The destroyer remained in San Pedro Bay, P.I., from 1 June to 1 July, and then sailed to support the carriers as they launched the final air strikes at the Japanese home islands. Cover for the first occupation landings and the evacuation of Allied prisoners of war from Japanese prison camps was flown by the carriers, and on 31 August, the great force arrived off Tokyo Bay for the surrender ceremonies held on 2 September.
CHARLES S. SPERRY remained in the Far East, taking part in exercises, on patrol, and carrying mail, until 30 December 1945, when she departed Sasebo for the east coast, arriving at Baltimore 19 February 1946. For the next year, she remained at Boston with a reduced crew, and in March 1947, reported at New Orleans for duty as a training ship for members of the Naval Reserve until July 1950. After overhaul at Norfolk, she sailed for the Far East, arriving off embattled Korea 14 October 1950.
The destroyer operated almost continuously off Korea until June 1951. For her first 2 weeks in action, she fired on shore installations at Songjin, screened shipping, and patrolled areas swept of mines to guard against their remining. During November and December 1950 she continued her fire support and bombardments, covered the redeployments from Kojo, Wonsan, and Hungnam, and screened salvage operations. On 23 December, while firing at Songjin, she was hit by three shells returned by an enemy shore battery, but suffered no casualties, and only minor damage, which was repaired at Sasebo early in January 1951. She returned to the Korean firing line to cover salvage operations north of the 38th parallel and conduct bombardments along the coast.
As operations leading to the classic blockade of Wonsan began, CHARLES S. SPERRY entered the dangerous harbor 17 January 1951 to provide interdiction fire, and to cover the landings which secured the harbor islands. She cleared the Wonsan area 5 March for Songjin, where she joined in setting the siege, and until 6 June was almost constantly patrolling and firing on shore installations at Songjin. She then sailed for home, arriving at Norfolk 2 July.
Taking up the operating schedule of the Destroyer Force, Atlantic, CHARLES S. SPERRY sailed from Norfolk through 1960. In 1953, 1955, 1956, 1958, and 1959 she cruised in the Mediterranean with the 6th Fleet. During her 1956 deployment, which coincided with the Suez Crisis, she escorted the transports which evacuated American nationals from Egypt. Midshipmen cruises and North Atlantic Treaty Organization exercises took her to northern European ports on several occasions, some of them in coordination with her Mediterranean deployments.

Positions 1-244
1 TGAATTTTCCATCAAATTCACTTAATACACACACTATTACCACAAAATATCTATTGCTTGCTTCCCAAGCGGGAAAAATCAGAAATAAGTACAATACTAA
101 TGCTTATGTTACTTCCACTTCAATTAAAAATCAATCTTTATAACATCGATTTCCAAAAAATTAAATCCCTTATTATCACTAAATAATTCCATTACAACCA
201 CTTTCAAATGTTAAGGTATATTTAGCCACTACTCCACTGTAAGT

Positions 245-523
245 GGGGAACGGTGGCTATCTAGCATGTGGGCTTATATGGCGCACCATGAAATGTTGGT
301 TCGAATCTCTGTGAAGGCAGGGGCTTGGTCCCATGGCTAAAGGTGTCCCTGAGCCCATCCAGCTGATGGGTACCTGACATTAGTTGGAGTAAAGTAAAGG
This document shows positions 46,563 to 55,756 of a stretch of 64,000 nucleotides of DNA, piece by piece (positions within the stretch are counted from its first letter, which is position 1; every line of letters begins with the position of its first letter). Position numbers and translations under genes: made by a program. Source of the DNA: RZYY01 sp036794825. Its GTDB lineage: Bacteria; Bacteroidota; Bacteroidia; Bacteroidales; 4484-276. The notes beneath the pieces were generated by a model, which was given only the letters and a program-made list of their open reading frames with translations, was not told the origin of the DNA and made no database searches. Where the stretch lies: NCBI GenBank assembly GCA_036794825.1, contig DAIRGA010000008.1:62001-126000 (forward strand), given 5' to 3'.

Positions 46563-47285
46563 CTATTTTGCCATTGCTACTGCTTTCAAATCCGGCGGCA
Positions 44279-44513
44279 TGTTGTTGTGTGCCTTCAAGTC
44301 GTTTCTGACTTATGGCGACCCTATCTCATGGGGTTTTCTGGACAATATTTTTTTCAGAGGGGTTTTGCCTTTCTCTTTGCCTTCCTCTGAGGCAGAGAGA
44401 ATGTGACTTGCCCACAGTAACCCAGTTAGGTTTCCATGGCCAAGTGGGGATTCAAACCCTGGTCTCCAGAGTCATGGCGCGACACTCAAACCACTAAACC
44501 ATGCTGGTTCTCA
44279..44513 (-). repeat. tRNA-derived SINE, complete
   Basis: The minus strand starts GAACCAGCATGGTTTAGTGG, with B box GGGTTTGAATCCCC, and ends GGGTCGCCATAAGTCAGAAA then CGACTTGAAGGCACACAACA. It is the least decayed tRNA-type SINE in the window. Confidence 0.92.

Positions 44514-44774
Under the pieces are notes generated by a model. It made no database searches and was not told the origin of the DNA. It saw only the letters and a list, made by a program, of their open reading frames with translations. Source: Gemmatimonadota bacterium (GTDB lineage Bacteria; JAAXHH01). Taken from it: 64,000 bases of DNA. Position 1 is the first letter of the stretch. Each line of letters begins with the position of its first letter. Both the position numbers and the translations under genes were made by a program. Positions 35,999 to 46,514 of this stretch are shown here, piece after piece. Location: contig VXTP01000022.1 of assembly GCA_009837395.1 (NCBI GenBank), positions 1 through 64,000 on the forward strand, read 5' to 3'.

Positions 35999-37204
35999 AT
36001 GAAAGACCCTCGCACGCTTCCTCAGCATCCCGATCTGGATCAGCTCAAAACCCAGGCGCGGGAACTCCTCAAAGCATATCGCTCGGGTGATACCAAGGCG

Late in 1959 CHARLES S. SPERRY entered the Norfolk Naval Shipyard for an extensive overhaul for rehabilitation and modernization, which continued through 1960. The FRAM II overhaul was designed to extend the life of the destroyer by eight years and to enable her to meet the challenge of newer and faster enemy submarines. CHARLES S. SPERRY's 40-millimeter and 20-millimeter gunmounts were removed, and her 01-level afterdeck was converted to a helicopter flight deck to facilitate the use of drone antisubmarine helicopters (DASH), one of the Navy's newest weapon systems which enabled the destroyer to reach out farther in search of submarine targets.
CHARLES S. SPERRY finished her overhaul in June 1960 and resumed her familiar operation schedule consisting of operations in the Caribbean and western Atlantic and periodic deployments to the Mediterranean to join the forces of the 6th Fleet.
The destroyer was decommissioned 15 December 1973 and sold to Chile 8 January 1974,
CHARLES S. SPERRY received four battle stars for World War II service and four for the Korean War.
About the Ship's Name:
Charles Stillman Sperry, born in Brooklyn, N.Y., 3 September 1847, graduated from the Naval Academy in 1886. In November 1898 he became commanding officer of YORKTOWN, and later served as senior officer of the Southern Squadron on the Asiatic Station and as President of the Naval War College. As a rear admiral, he served in the United States delegation to the Geneva Convention and the Second Hague Conference, and as Commander in Chief, Battle Fleet, he led the Great White Fleet during the major portion of its historic cruise around the world in 1907 and 1908. Admiral Sperry retired 3 September 1909, but subsequently was recalled to active duty for special service. He died 1 February 1911 in Washington, D.C.
USS CHARLES S. SPERRY Image Gallery: